An evening with Roma Tearne

Brixton Beach Book Group

I went to an author event with a difference last night. Roma Tearne, author of  Brixton Beach which I reviewed here agreed to join in a book group discussion at Mostly Books and I was able to join in with the regular book group.  We all met and discussed the book for half an hour before Roma joined us. Most, but not all, had really enjoyed the novel and when Roma arrived we had plenty of questions for her…

The obvious thing we wanted to ask, was how autobiographical the novel is, for  Roma, like her heroine Alice, is half Tamil, half Singalese, and her family fled to England from Sri Lanka when she was ten.  Alice is an artist, like Roma, and specialises in working with found things, making art that deals with history and memory.  In the story, Alice’s mother Sita, nearly dies in childbirth, and loses her second baby due to a doctor refusing to treat her as she was a Tamil.  Roma told us that happened to her late mother, and the book is dedicated to her memory.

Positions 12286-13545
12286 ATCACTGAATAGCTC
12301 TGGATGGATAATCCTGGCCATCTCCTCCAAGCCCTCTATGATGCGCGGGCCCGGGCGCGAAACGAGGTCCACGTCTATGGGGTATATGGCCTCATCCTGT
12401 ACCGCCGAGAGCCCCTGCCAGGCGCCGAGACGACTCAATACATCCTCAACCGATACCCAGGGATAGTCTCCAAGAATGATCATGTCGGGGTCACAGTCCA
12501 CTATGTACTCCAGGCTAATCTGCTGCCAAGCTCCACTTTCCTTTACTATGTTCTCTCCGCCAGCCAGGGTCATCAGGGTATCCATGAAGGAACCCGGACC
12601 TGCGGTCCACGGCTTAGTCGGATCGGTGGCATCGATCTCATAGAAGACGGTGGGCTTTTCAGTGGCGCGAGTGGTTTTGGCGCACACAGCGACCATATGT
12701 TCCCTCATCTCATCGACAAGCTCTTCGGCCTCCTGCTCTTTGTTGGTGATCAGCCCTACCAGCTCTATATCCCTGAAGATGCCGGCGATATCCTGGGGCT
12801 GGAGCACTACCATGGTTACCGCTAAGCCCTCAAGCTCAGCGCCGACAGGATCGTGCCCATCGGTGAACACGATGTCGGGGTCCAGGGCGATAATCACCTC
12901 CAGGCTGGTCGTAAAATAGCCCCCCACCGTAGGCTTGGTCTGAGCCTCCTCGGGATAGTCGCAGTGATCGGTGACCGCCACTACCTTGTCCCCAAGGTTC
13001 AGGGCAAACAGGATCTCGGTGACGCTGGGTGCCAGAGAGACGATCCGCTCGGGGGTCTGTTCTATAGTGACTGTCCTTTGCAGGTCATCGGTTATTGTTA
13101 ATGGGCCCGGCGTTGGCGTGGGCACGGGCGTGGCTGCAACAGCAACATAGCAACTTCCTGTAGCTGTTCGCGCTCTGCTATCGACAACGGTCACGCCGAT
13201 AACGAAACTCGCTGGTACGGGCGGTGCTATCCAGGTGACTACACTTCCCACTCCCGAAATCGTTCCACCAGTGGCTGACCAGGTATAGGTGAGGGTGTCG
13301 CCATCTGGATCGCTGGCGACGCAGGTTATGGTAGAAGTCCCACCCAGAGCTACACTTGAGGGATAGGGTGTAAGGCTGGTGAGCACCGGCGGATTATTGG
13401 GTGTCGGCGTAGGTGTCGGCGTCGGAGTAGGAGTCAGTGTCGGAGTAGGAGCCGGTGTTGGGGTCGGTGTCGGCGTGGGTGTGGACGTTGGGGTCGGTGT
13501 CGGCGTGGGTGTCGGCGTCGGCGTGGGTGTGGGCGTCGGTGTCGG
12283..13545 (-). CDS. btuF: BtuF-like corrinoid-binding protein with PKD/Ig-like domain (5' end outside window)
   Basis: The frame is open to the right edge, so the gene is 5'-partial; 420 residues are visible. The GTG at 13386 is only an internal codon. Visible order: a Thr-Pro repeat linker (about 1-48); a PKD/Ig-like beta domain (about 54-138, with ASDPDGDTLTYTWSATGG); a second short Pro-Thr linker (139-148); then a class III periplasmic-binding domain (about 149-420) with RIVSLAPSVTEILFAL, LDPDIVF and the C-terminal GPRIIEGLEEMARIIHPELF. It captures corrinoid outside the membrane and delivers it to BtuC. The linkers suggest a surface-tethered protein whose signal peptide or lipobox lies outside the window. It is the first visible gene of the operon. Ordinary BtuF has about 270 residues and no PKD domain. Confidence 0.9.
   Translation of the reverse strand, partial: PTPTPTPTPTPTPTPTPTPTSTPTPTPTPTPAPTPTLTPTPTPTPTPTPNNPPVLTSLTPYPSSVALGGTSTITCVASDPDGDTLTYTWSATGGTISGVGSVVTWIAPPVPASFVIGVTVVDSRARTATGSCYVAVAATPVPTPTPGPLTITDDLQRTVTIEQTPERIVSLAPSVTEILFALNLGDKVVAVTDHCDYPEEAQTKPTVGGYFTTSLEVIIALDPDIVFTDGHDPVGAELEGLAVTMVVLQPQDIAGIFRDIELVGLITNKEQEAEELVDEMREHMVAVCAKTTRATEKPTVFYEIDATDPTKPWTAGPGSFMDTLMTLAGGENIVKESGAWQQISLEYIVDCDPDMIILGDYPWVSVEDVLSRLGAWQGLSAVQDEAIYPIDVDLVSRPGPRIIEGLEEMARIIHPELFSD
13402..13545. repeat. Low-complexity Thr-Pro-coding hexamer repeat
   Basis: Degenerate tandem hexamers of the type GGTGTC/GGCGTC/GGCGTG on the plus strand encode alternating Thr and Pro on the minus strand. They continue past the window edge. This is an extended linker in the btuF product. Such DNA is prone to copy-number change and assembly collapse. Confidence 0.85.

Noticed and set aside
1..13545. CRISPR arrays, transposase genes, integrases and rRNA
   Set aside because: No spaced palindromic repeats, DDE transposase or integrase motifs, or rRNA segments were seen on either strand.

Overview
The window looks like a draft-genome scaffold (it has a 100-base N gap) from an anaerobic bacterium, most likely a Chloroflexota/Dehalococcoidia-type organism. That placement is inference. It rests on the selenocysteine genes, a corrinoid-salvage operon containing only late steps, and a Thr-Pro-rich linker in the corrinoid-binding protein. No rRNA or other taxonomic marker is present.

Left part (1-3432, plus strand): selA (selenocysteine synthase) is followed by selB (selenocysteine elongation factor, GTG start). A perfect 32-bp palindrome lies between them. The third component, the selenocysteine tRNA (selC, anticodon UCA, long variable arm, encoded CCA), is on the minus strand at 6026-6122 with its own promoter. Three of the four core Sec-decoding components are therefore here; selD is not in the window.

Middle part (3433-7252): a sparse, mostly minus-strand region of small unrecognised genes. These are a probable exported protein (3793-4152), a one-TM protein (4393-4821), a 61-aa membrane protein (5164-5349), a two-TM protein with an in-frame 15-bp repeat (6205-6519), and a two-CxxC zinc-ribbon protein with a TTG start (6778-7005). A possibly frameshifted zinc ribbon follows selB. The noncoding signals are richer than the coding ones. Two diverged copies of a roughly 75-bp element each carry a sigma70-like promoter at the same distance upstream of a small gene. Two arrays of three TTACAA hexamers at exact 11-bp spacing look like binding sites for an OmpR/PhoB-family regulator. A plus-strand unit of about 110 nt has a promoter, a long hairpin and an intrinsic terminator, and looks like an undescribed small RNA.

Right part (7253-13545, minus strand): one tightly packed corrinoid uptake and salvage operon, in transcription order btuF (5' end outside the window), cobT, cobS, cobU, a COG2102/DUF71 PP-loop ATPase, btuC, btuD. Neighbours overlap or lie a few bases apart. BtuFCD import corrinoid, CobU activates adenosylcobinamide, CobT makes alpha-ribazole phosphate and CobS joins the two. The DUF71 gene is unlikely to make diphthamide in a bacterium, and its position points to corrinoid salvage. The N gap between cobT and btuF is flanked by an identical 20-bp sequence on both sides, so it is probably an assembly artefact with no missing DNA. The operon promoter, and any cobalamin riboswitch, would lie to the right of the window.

Roma was an artist before writing novels, and she still sketches and makes collages all the time. She brought one of her sketch books to show us – it was full of  spiky pen drawings of people, found photos and cuttings, and neatly scribbled observations. She told us how she’d lost all her family photos, and since had loved to find old pictures and postcards in junk shops.

She views her three novels as a sort of trilogy, the first Mosquito deals with the war in Sri Lanka, the second Bone China has the main theme of emigration to escape the war, and Brixton Beach is primarily about integration. Roma won’t go back to Sri Lanka until the problems remaining are resolved.

There were other questions, themes and parts of the novel discussed but I don’t want to give any plot spoilers. Her fourth novel The Swimmer will be published in April, and she’ll be at the Oxford Literary festival in late March talking about it, and also as writer in residence at Blackwells in Oxford during the last week of April.

As a group, we could have talked with her for ages – it was a real delight to have such an informal author event with a great two-way discussion.  Roma was lovely and stayed chatting for some time and stylishly signed books in sepia pen.  I hope we can invite more authors to do similar evenings.

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